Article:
Avatars, blockchains and tokens are all concepts which may seem like something you would expect to find in a video game. However, they are aspects of what is expected to be a major part of people’s lives in the coming years – the metaverse.
The metaverse is an online world which is the next iteration of social media – a virtual reality experience in which you interact with other users (represented by cartoon-like characters called avatars). You can immerse yourself into a colourful world filled with animals, businesses and houses where you can attend virtual events such as concerts or museums.
Entry to the metaverse is accessed through virtual reality headsets. Users are able to create, buy and sell goods and services, and communities develop around new and existing traditional brands and desirable locations. It offers both residential and commercial opportunities and experiences.
Although the metaverse is still in its infancy, digital land in the metaverse is now selling for a premium, as investors chase for sought after locations on one of the four main platforms – Sandbox, Decentraland, Cryptovoxels and Somnium. 2021 saw sales top $500m and sales for 2022 are projected to exceed $1bn. In December 2021, a plot of land on Sandbox was purchased for $4.2m.
The purchase of virtual land creates not only new opportunities, such as to develop your own virtual property in any manner you see fit, but also raises many legal questions, such as what happens to these properties on the owner’s death?
The ownership of property in the metaverse is held in a similar way to cryptocurrencies such as bitcoin, in as much as they are based upon ‘blockchain’ technology. In its simplest form, the owner is provided with a private key (usually held digitally), which contains a number of digits. In order to sell the property, the key is provided to the buyer who is then able to access the funds held.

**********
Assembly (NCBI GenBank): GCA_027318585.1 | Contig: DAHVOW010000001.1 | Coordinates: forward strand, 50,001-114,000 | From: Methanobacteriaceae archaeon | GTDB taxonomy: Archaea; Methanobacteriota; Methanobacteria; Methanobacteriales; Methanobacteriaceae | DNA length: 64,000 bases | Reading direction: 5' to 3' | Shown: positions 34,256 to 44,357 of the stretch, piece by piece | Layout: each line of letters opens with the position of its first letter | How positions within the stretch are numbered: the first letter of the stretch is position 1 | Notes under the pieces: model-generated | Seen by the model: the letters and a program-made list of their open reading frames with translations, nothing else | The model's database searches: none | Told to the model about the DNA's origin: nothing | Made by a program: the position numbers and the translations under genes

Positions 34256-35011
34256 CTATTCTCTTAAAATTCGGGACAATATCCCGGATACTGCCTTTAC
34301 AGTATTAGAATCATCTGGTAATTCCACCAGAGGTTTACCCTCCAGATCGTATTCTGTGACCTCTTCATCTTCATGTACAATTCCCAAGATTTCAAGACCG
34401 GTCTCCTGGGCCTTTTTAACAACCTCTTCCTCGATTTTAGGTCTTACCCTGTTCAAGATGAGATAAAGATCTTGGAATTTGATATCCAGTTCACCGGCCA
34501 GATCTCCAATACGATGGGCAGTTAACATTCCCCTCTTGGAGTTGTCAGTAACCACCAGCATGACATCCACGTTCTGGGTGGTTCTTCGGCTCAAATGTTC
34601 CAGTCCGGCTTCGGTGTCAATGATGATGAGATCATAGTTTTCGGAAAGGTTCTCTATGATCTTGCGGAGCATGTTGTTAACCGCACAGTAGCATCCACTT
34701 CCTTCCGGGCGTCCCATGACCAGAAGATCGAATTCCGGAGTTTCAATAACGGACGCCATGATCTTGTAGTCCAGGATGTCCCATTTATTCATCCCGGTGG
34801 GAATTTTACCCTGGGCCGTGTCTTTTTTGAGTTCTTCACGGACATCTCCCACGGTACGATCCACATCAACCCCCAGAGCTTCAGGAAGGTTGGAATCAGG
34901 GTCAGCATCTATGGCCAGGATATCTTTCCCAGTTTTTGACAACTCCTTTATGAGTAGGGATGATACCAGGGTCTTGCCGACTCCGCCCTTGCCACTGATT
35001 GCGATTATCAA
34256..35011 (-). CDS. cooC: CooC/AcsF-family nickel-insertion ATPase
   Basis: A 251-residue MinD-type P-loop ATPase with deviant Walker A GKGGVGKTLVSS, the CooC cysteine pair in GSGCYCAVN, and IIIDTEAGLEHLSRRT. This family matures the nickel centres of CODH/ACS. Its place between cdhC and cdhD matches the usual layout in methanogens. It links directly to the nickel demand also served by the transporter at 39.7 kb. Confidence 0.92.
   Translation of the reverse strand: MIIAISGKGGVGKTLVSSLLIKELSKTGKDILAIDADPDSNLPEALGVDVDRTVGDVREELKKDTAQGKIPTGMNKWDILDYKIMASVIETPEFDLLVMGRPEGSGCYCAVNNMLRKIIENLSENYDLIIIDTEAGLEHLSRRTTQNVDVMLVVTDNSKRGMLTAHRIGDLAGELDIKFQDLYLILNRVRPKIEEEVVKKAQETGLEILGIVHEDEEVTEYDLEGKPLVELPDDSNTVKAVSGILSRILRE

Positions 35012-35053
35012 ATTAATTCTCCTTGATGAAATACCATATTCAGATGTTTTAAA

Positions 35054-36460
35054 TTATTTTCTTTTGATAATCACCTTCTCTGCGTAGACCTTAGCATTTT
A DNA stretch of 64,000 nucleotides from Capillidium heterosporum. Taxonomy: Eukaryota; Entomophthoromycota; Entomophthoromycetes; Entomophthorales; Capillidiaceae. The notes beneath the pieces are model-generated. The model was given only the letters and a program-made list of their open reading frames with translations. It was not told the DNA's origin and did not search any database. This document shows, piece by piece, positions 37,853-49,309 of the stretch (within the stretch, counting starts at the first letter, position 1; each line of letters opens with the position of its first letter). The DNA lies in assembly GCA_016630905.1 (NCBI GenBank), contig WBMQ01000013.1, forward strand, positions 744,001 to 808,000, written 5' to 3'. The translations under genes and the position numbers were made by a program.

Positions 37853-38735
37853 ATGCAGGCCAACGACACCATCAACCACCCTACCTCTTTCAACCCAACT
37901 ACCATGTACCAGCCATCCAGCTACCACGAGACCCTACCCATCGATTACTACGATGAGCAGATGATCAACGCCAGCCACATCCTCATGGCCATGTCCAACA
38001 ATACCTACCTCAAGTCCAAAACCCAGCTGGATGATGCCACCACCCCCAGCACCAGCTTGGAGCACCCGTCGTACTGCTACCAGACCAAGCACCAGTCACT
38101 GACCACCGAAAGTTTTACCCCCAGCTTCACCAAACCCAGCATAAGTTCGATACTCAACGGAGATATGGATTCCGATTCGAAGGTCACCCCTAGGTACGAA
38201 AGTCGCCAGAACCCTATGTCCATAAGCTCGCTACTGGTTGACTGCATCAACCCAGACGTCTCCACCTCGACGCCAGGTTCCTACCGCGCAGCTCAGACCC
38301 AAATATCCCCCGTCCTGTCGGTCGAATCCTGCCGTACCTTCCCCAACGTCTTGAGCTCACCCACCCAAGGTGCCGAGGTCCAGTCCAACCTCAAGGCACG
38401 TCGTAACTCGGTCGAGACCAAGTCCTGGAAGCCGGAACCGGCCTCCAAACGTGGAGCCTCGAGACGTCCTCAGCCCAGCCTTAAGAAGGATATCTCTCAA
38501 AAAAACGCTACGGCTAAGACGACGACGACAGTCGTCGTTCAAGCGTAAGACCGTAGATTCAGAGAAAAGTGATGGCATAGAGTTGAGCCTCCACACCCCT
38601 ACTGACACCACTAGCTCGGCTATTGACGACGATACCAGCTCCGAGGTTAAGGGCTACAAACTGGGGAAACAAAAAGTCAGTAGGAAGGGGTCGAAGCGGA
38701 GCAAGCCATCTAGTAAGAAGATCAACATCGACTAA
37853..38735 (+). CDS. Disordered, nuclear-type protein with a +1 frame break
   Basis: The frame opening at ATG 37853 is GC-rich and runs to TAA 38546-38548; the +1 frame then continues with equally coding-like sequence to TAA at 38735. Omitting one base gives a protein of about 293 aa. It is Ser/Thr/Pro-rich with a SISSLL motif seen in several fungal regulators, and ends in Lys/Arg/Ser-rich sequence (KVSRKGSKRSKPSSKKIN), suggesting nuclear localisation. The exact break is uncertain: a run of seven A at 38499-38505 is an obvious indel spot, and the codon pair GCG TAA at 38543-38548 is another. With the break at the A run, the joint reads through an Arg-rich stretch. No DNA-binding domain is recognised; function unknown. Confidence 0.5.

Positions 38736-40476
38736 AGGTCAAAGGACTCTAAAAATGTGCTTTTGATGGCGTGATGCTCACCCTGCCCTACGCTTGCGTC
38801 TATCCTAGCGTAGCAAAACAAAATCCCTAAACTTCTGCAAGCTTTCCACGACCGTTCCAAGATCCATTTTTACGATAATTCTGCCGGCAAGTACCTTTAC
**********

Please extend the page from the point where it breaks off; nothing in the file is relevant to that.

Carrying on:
This may seem straight forward, but if the private key cannot be located upon death, either because it is stored on the deceased’s computer or other electronic device which the family cannot access, or they are not aware of its existence to begin with, it will not be possible for the ownership to pass to the beneficiaries.
On death, the transfer of ownership of the private key is not dependent on having a grant of probate. If the private key is accessible, it can be given to a beneficiary or sold to a third party as appropriate. However, if the property is required to be sold through an online exchange, then the relevant exchange is likely to want to see a copy of the grant of probate in order to effect a sale or transfer.
Another difficulty, attributable to several digital assets, is the ability to obtain an accurate valuation for the virtual property. Properties are tradable and consequently a valuation should be able to be obtained. However, whether the valuation would be challenged by HMRC when it comes to reporting the assets as part of the Inheritance Tax account is a separate issue.
The Law Society have recently urged people to refer to any digital assets in their wills, as these are less likely to be discovered otherwise by the executors of the estate and so are more likely to remain unadministered.
It is also advisable to keep a clear record of online passwords to allow your relatives/executors to gain access to digital assets. This could also be something to consider incorporating into your Lasting Power of Attorney for Property and Financial Affairs, so that you can direct and authorise your attorneys to access your digital assets in the event that you have lost mental capacity during your lifetime.
The metaverse is certainly expanding and whether it is here to stay and is not just another ‘internet bubble’ is yet to be seen. What it does remind us of is that the growth of digital assets is certainly something to be aware of and to make sure that these are addressed and covered when preparing your will.